On this Wednesday's Survivor, Jeff Probst called one of the challenges as a "four way duel."

Now, obviously, this is wrong because a duel is between two opponents, but is there a term referring to a fight between four opponents?

  • 5
    Uno, duo, tre, quattro. Could it be a quarrel? Or a quattrel? May 7, 2011 at 2:59
  • If 'quad-bike' is acceptable, 'four-way duel' shouldn't be too problematic. Feb 3 at 16:41

6 Answers 6


It would probably be best to say "a four-way contest".


To quote wikipedia:

Battle royal (plural battles royal) traditionally refers to a fight involving three or more combatants that is fought until only one fighter remains standing.


"Battle Royale" is a Japanese novel that has had many adaptations.

  • 1
    Well, you may not actually have answered the question, but that's certainly an interesting path you've taken me half-way down. If we allow that imperial is higher up the pecking order than royal, perhaps we could coin the neologism Battle imperial. May 6, 2011 at 23:44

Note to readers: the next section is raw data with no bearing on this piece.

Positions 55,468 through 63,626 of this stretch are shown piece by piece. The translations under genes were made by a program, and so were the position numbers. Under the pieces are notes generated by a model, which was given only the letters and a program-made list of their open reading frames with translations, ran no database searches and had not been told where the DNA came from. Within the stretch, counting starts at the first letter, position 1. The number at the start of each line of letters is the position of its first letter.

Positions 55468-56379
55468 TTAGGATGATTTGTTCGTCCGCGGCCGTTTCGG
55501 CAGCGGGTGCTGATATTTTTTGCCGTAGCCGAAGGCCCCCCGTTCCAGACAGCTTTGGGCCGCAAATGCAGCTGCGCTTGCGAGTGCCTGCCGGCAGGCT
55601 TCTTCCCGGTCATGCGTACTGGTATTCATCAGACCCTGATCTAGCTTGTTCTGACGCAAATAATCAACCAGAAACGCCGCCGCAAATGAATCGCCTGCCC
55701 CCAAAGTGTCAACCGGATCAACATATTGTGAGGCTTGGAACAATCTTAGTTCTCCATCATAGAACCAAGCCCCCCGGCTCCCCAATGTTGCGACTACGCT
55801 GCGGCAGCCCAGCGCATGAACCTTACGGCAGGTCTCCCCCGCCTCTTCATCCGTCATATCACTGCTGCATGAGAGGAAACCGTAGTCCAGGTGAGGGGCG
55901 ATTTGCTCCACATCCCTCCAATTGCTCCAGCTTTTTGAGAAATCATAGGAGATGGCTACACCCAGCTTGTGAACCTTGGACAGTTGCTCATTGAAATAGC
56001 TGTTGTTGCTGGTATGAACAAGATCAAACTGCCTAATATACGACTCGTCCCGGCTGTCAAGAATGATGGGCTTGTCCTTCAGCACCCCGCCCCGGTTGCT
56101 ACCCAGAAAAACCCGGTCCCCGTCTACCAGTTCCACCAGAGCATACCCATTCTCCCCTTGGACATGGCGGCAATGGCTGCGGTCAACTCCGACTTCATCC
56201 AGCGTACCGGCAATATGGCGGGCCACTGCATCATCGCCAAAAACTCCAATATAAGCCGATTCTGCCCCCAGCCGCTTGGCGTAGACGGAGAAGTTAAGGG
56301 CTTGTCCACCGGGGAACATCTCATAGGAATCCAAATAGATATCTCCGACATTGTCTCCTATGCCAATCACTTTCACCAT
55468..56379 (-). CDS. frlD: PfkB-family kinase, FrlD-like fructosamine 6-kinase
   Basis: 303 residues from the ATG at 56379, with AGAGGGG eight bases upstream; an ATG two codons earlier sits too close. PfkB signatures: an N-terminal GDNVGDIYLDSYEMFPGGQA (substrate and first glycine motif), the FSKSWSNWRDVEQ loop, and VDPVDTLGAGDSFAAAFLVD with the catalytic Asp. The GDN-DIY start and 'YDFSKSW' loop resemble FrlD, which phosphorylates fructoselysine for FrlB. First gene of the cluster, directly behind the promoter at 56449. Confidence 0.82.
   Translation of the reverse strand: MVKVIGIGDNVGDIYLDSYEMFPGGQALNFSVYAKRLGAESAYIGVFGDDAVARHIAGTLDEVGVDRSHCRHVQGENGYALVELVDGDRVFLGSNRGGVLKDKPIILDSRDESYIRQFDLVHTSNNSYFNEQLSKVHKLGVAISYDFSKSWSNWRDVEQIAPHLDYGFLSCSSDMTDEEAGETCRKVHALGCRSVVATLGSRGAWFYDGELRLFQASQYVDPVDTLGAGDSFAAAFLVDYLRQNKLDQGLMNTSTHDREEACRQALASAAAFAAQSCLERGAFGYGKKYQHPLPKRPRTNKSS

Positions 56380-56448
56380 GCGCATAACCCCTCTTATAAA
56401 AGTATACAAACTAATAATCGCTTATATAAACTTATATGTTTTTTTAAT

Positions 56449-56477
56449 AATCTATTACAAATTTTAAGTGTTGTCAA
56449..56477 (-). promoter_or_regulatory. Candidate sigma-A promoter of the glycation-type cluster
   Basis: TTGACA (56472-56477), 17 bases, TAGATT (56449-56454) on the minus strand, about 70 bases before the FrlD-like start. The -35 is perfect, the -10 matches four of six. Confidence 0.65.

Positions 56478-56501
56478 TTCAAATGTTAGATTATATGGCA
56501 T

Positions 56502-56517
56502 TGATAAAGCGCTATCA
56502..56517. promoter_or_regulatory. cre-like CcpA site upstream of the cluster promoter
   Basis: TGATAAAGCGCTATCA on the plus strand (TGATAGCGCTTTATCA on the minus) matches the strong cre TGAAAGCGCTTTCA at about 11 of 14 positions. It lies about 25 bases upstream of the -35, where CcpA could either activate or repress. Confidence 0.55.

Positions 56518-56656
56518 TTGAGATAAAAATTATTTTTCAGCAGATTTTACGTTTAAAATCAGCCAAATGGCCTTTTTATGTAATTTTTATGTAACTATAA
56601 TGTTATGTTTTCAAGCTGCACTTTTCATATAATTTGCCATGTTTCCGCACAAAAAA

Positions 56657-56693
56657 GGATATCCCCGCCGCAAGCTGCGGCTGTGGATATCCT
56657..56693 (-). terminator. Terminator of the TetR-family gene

Why, it's a squirmish of course!

  • You should really post the proper word as well: "Scaramouche". No, that doesn't sound right. (it's "Skirmish")
    – Phoenix
    May 6, 2011 at 13:49
  • 2
    Etymologically, I think I'd further transmogrify that to "squarmish". Then "squintmish" for five, "shexmish" for six...
    – PSU
    May 6, 2011 at 13:51

If Mr. Probst was familiar with Old Latin, he would not be wrong! Duellum is the old form of bellum meaning 'war' and was only later in the Medieval period found in poetry and reinterpreted as being related to duo and was concluded to mean 'a battle of two.' (See Wiktionary)

It does seem the word is wandering back to just meaning 'fight, showdown' regardless of the number of opponents... Language changes or how my historical linguistics professor put it: "Shift happens."

  • 1
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    Feb 2 at 19:36
  • 1
    This is good. I'll share this from the Oxford English Dictionary: "The Latin form duellum is well attested in ancient inscriptions and retained in classical Latin literature in archaic language and in poetry; in post-classical Latin it is also used specifically to denote a fight between two combatants (11th cent.; frequently from 12th cent. in British sources). This specific use was probably influenced by duo two (see duo n.)." Then the OED quotes 7th century writer Isidore, who guessed duellum was related to duo. Feb 3 at 13:26

In French and Italian they say quadrangular but that did not catch up in English I believe.

Although you have a number of hits for quadrangular fight, a possible reference to wrestling or other "ring" combat sports.


Or a "four-way battle". Or simply just "battle" would do..

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